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Country Shows gave Allan Rogers an interest in the farming life of the Scottish Borders 
Tractors at Yetholm Shepherds show

IA weekend event can add value to your holiday, so it is worth checking up on what may be happening along your route.

On both sides of the border between the north of England and Scotland you can find usually find an agricultural show.  Some have been happening for over a hundred years, so the organisers have the knack of pleasing the crowds.  The added bonus is that you drive through some great scenery on the way. The locations can sometimes be quite stunning.


The Shepherds' Show at Yetholm and the Berwickshire County Show in the grounds of Duns Castle are particularly impressive.

At the Berwickshire County Show, which was founded in 1885, we walked onto the large field that stretched up the side of the hill towards the castle.

Consulting the plan in our catalogue we entered an area where sheep were being judged.  There was an array of breeds, Black faced Suffolk, Blue Faced Leicester, Texel. We even saw Shetland Sheep that had been coloured a rather garish shade of yellow.

A girl perhaps of 12 or 13, and obviously an able young farmer, nimbly guided a ewe back into a pen and pinned a winning Rosette to the metal gate. No sooner has she gone than a young ram that has managed to escape from his pen came along and started to eat the blue rosette.  Maybe it was jealous?  a case of a not so much ‘a dog in the manger’ attitude as a ‘ram on the rampage.’


In the distance we could hear a pipe band playing and near the main ring there was a section devoted to classic and vintage cars. They were all polished and in showroom condition. Seeing them here in a country setting made me think of the days when they could have been enjoyed on peaceful roads.


Rows of stands and tents featured food outlets, rural traders and country organisations.

I bought a strip of tickets and won a bottle of ginger beer which we shared as we watched the horses tackle the jumps in the main show ring. They were sleek and polished and their riders so smartly attired it made you wonder which was the accessory for which?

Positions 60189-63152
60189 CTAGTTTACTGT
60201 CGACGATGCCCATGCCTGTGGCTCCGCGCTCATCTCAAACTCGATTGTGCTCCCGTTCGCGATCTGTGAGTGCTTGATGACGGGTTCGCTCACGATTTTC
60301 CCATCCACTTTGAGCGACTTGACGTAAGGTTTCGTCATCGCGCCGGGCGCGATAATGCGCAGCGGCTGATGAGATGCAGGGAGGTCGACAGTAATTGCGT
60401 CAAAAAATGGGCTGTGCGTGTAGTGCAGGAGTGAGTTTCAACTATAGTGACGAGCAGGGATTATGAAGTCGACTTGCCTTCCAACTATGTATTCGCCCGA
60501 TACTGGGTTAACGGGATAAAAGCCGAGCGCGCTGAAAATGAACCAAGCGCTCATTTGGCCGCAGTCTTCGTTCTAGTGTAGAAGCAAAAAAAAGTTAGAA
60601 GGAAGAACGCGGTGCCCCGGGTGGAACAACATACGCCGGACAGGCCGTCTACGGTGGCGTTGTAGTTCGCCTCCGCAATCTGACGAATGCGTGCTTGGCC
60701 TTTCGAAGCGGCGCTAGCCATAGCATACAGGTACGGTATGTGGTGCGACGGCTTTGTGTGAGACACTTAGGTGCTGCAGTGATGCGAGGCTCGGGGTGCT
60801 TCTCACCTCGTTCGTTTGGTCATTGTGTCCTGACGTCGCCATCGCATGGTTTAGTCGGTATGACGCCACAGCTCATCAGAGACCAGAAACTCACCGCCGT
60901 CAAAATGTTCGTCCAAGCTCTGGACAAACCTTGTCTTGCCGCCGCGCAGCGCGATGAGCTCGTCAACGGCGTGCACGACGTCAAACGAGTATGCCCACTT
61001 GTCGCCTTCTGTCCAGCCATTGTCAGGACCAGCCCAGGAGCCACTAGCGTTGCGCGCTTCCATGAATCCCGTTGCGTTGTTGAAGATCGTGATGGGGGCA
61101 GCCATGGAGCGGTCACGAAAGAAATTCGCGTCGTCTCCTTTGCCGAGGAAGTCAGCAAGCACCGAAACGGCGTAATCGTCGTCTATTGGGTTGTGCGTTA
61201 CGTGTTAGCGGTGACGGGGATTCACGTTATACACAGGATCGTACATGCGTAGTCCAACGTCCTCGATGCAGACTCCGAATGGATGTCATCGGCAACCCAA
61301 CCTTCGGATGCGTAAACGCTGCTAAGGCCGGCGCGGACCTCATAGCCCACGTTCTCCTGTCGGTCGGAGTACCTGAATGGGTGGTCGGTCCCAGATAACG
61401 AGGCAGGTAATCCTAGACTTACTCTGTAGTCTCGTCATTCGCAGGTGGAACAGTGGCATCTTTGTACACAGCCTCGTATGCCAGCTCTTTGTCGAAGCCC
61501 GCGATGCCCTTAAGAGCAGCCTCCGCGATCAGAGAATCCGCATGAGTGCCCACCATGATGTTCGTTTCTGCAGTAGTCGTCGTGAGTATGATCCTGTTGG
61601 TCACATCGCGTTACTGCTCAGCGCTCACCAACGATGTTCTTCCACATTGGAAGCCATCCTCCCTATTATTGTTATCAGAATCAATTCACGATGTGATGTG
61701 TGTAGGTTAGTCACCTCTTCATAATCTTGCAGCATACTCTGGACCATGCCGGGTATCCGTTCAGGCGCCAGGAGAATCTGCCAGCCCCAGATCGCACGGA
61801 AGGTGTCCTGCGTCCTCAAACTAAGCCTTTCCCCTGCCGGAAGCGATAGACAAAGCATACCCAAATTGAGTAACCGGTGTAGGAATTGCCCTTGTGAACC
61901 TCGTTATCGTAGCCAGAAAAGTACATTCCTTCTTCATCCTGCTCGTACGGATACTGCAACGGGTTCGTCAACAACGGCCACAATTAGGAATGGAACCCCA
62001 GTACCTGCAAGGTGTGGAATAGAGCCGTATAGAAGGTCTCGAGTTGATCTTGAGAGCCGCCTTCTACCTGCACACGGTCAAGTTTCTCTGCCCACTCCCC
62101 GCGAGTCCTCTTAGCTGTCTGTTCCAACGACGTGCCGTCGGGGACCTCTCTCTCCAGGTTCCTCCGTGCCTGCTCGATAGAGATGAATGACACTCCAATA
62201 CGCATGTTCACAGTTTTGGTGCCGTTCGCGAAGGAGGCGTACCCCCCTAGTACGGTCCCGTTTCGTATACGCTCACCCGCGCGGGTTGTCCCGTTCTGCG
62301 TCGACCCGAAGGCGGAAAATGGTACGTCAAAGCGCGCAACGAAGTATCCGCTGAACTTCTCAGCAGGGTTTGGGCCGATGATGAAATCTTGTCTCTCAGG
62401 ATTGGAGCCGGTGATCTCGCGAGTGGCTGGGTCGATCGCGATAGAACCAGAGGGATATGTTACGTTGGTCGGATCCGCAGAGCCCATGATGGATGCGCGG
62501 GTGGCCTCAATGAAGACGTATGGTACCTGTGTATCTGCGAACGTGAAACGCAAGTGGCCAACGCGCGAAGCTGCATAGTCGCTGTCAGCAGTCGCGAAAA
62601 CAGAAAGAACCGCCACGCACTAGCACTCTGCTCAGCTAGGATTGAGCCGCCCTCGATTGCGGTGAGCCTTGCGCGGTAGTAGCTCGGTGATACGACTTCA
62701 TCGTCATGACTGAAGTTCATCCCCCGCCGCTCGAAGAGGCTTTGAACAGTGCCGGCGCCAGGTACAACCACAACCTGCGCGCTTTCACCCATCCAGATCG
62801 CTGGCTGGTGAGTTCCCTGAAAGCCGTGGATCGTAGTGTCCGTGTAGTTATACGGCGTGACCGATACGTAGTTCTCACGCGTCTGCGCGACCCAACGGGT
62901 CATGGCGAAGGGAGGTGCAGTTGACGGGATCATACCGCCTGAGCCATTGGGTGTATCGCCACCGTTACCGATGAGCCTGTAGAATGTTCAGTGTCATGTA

A sign outside a large marquee told us it was the ‘Industrial’ tent. Now we had already seen large tractors and some fairly massive farm machinery outside, but the ‘Industry’ in the big tent was more of the personally created kind.  There were cakes and hand carved shepherds’ crooks, patchwork and floral arrangements, jelly and meringues all set out for judging.  We were particularly impressed by the efforts of a youngster who had created of a ‘Vegetable and Fruit Monster’ in the Age 5 and Under section.


There was so much to experience. In another tent there was a bewildering range of hens. Some seemed so exotic that they would not have been out of place if they had appeared with David Attenborough in  a TV natural history documentary.


We had been blessed with a brilliantly sunny day, families enjoyed it and our best catch in 'people watching' was a couple of young sisters who swished rods in the air as they learned how to cast a line for fly fishing.  Certainly as country shows go we were hooked and intend to visit again next year.


The Festival of Heavy Horse. At Ford and Etal, teenager Katie Willey from Broomfield Farm at Chopwell, clutches a winners' rosette, as she proudly leads her Clydesdale off the field.

Police horses waited to appear later in the festival


The master and the hounds added a splash of colour to the Shepherds Show at Kirk Yetholm and afterwards the hounds lingered for love and attention from the children attending the event.

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